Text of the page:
An Executive must be formed on 26 March. This is the end of the line. The two Governments have made this abundantly clear. We have painstakingly, patiently and honourably followed and delivered, step by step, on the St Andrews Agreement. It would be unconscionable and deeply regrettable if this agreed deadline was missed and if the opportunity to govern was not taken. Patience has already been stretched and I do not believe that the people would take kindly to further delay. The war is over. The key issues are sorted. All must take responsibility in government for building and consolidating the peace.
The time for taking that responsibility is now.
We stand ready and committed to work with the new Northern Ireland Executive in a partnership which I know can benefit every individual on this island. We offer that partnership without a hidden agenda and in a spirit of deep and genuine friendship and support. We need to make up for time lost. And we need to ensure that all aspects of the Good Friday Agreement, including the crucial North/South structures, are fully honoured and implemented.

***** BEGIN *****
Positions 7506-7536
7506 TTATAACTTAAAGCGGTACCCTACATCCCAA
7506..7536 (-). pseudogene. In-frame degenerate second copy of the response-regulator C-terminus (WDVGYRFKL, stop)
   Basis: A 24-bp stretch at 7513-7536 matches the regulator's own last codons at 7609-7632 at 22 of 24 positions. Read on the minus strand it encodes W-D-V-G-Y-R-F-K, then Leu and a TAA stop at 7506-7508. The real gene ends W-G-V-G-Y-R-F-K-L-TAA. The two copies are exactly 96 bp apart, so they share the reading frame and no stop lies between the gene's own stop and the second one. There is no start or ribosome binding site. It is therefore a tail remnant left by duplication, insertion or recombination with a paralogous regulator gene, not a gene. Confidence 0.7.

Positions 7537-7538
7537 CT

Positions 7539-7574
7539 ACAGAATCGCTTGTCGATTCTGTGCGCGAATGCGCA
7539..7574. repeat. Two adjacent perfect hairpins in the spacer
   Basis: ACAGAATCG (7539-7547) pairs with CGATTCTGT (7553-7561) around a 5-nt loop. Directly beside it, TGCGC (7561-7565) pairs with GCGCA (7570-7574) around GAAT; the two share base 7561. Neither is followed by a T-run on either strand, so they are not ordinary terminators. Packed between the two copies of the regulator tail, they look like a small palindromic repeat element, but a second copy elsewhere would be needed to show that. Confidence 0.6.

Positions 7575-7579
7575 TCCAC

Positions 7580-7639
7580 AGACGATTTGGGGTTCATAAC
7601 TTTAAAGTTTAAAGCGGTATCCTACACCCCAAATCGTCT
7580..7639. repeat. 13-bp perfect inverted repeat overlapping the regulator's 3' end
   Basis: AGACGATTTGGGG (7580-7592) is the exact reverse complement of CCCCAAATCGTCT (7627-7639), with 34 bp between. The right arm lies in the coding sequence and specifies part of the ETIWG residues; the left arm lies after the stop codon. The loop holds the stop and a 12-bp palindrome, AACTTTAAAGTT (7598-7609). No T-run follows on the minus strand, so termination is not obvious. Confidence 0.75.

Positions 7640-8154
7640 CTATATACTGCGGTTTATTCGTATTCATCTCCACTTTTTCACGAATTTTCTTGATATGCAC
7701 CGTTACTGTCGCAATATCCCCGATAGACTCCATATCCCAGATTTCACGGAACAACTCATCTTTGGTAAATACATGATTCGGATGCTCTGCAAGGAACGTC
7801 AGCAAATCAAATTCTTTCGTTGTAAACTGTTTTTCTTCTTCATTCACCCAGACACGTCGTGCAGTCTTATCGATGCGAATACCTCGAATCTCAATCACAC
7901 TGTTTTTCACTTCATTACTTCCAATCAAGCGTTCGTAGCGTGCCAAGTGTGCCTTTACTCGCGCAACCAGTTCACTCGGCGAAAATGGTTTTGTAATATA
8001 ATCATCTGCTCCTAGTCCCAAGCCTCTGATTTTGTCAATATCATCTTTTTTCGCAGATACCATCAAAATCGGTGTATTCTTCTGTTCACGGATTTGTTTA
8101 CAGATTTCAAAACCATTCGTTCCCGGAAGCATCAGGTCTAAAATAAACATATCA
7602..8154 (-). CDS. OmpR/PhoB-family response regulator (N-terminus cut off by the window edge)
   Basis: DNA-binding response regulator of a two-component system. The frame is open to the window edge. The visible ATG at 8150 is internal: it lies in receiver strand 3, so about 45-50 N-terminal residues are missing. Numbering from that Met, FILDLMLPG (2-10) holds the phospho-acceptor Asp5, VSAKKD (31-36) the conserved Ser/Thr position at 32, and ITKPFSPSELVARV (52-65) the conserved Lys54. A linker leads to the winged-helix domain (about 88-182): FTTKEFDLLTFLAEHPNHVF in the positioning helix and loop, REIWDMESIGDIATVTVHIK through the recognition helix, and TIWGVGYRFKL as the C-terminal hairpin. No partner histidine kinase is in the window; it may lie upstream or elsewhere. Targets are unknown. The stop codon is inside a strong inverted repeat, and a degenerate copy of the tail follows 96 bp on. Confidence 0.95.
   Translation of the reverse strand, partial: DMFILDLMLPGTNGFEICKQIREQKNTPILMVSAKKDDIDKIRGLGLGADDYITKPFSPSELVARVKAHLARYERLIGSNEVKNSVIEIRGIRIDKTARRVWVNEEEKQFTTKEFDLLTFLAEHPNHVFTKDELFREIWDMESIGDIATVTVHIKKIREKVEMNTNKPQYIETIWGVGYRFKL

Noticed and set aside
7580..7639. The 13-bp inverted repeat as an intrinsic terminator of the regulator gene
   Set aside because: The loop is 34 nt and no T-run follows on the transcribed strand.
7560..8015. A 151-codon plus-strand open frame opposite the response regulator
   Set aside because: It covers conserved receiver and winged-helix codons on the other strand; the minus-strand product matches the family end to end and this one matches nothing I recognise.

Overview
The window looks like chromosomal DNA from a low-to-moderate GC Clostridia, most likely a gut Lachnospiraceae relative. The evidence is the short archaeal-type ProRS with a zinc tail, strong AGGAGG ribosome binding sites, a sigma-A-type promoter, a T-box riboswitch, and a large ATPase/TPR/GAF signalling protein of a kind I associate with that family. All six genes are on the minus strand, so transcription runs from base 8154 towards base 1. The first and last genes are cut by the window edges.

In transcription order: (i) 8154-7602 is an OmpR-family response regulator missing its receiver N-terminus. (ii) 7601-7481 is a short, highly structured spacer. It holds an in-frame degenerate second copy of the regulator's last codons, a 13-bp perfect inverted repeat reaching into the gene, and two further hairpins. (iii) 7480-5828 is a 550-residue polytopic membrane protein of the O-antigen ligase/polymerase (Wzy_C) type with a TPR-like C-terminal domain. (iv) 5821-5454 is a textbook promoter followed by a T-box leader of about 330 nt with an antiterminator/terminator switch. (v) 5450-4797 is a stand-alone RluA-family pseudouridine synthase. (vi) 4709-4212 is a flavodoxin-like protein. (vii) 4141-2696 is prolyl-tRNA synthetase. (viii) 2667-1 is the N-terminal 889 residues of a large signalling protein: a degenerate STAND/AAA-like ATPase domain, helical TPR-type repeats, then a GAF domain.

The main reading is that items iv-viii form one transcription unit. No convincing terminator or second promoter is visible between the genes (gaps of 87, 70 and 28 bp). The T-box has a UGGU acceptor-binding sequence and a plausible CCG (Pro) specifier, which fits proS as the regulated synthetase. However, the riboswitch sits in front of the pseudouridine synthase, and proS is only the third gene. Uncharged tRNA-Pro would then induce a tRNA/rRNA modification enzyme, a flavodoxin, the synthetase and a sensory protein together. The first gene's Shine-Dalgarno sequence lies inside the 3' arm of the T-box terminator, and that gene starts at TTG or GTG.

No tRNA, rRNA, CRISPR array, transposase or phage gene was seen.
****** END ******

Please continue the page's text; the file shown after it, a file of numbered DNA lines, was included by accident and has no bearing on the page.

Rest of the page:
Failure to form an Executive as envisaged in the St Andrews Agreement would be a missed opportunity of historic proportions. Such a failure would see the newly-elected Assembly dissolved indefinitely. This would be a loss for the people of Northern Ireland. But they, as much as the two governments, know that there would be no alternative. In these circumstances we have said that the two governments will implement the Good Friday Agreement through new partnership arrangements.
However, our focus is on success. There is no good reason why we should not be able to complete this historic process.
Once the people have spoken on Wednesday, newly elected MLAs and prospective government Ministers will need to sit together and use their considerable talents to hammer out a credible, viable programme for government.